Money Laundering and Online Poker5 years ago
Opponents of online poker have often accused the industry of being a money laundering hotbed for criminals and even terrorists. This might sound a little extreme for somebody who only logs onto their favourite platform on a Friday night to play a few $5 multi table tournaments. However, for those of us who keep up to date with poker industry news, these accusations are not so far out there.
Back in October 2006, the United States government passed the Unlawful Internet Gambling Enforcement Act. The reasons for the change in the law were not all connected to money laundering, but it was one of the central issues. The end result was supposed to be a situation where gambling websites, while not specifically outlawed, would no longer be able to process the necessary financial transactions.
Of course, what actually happened was that a handful of providers continued to service US based customers for almost five more years before the events of April 15th 2011 unfolded and they were forced to shut down. This day later became known as ' Black Friday,' and left us all wondering if this was the beginning of the end.
Today at the close 2015 we can see things much more clearly though. Money laundering hasn't been demonstrated to be a serious problem within online poker, yet from one direction in particular we still face the same tired accusations.
The Coalition to Stop Internet Gambling, which first appeared around late 2013, has been extremely vocal about the pitfalls of gambling in general. While their stated strategy is directed at raising awareness of genuine issues, they appear to have been more than a little disingenuous.
Leading the campaign to outlaw all types of online gambling, is Sheldon Adelson, a man worth close to $30 billion, a major donor to the Republican Party in the USA, and also the owner of a number of brick and mortar casinos!
As the founder, chairman, and CEO of Las Vegas Sands, a casino and resort operating company, Adelson stands to gain considerably if people located in the USA can no longer participate in online gaming.
According to the Las Vegas Convention and Visitors Authority (CVA), only 12% of visitors to Las Vegas came primarily to gamble. This can not be good news for casino owners. Online gaming is partially to blame for this, along with reasons such as the famous gambling city's transformation into a party zone. Years ago casino gambling was the main reason for almost everybody heading to Las Vegas, but the times have changed.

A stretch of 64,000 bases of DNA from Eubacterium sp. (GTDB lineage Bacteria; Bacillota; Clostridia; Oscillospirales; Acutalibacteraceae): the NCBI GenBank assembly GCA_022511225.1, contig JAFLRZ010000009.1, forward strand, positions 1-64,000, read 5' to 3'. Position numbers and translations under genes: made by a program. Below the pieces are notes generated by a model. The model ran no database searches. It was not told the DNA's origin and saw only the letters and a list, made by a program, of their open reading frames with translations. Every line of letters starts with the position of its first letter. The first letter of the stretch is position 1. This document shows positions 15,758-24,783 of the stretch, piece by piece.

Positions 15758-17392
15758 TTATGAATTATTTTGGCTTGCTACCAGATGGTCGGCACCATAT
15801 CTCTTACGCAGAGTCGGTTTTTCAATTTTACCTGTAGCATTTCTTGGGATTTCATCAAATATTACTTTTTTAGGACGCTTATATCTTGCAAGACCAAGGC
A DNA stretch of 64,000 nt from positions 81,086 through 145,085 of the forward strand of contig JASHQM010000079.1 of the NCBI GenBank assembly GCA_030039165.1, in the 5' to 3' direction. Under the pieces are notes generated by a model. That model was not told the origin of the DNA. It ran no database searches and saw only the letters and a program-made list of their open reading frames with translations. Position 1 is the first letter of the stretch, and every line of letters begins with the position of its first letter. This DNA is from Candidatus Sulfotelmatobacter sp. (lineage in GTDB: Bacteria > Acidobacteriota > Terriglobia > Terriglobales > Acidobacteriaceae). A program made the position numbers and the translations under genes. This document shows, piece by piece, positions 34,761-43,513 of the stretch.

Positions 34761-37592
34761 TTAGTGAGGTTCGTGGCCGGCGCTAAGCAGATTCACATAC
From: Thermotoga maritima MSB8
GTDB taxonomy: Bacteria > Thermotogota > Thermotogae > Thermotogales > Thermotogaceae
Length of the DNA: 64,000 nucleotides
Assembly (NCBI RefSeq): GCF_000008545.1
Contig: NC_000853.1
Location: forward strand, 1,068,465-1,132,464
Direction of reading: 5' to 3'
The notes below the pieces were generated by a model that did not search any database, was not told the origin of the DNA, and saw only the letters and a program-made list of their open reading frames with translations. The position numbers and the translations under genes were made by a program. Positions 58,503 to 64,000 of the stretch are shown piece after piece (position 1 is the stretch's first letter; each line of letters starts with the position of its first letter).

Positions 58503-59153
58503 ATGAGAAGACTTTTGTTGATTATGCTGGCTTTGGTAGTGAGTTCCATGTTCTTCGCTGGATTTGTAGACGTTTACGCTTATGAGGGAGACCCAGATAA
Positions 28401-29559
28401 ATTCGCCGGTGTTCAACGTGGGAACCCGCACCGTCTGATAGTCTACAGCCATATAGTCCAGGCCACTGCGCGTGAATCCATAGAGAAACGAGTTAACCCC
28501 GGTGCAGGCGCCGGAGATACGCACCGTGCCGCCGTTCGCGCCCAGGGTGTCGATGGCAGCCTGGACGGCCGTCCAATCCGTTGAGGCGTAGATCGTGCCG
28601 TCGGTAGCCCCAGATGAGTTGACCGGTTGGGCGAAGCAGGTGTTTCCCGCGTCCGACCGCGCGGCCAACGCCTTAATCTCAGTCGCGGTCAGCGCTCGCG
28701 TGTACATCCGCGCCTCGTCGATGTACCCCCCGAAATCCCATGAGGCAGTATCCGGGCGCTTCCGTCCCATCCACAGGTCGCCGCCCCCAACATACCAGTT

Although the casinos there are still a lucrative business, owners and shareholders are aware that if people can no longer enjoy online poker, slot machines, or a few hands of Blackjack from the comfort of their own home, then they might start to return to the brick and mortar resorts of Nevada.
It can be seen as a cynical view that the motivation behind the leaders of the coalition is purely financial, but we must look at the bigger picture, and understand who has the most to gain if they get their way.
Dr. Friedrich Schneider, a professor of economics at Johannes-Kepler University, Linz, Austria, conducted extensive research into money laundering on unregulated online gambling websites.
His opinion was that the profit was not worth the effort it would take. The volume of money in the whole poker economy is very small compared to other sectors so criminals or terrorists are unlikely to be attracted.
For money laundering using online poker specifically, there are a few problems. To deposit to almost all (maybe all, I can not be sure) poker websites the money has to have arrived via a licensed bank or e-wallet. These institutions already have severe anti money laundering checks in place of their own.
Pre paid credit cards can be used but have low limits in place. Would a high tech criminal be interested in uploading $200 and jumping through all the hoops to avoid a claim by the support department in question that they were deliberately chip dumping? The whole idea looks more and more ridiculous the closer we examine.
Poker players also have to undergo strict identity checks before any cash outs will be authorised. All hands played are tracked by not only the game provider but also third parties. Any attempt at dumping your chips deliberately will be flagged extremely quickly.
On top of all these hurdles, there is also the matter of the amount intended to launder. The majority of players play at relatively small stakes. Any activity at high stakes, or worthwhile money for our theoretical criminal, will have security watching you like a hawk.
This is not to mention that breaking the terms and conditions of your provider is a serious matter that can lead to ALL your funds being confiscated without much hope of redress.
So the conclusion about money laundering in the world of online poker has to be that it will never be worth it. We should do everything we can to avoid outsiders perpetuating the myth that online gaming, in general, is full of dirty money, especially when it's only to further their own aims.
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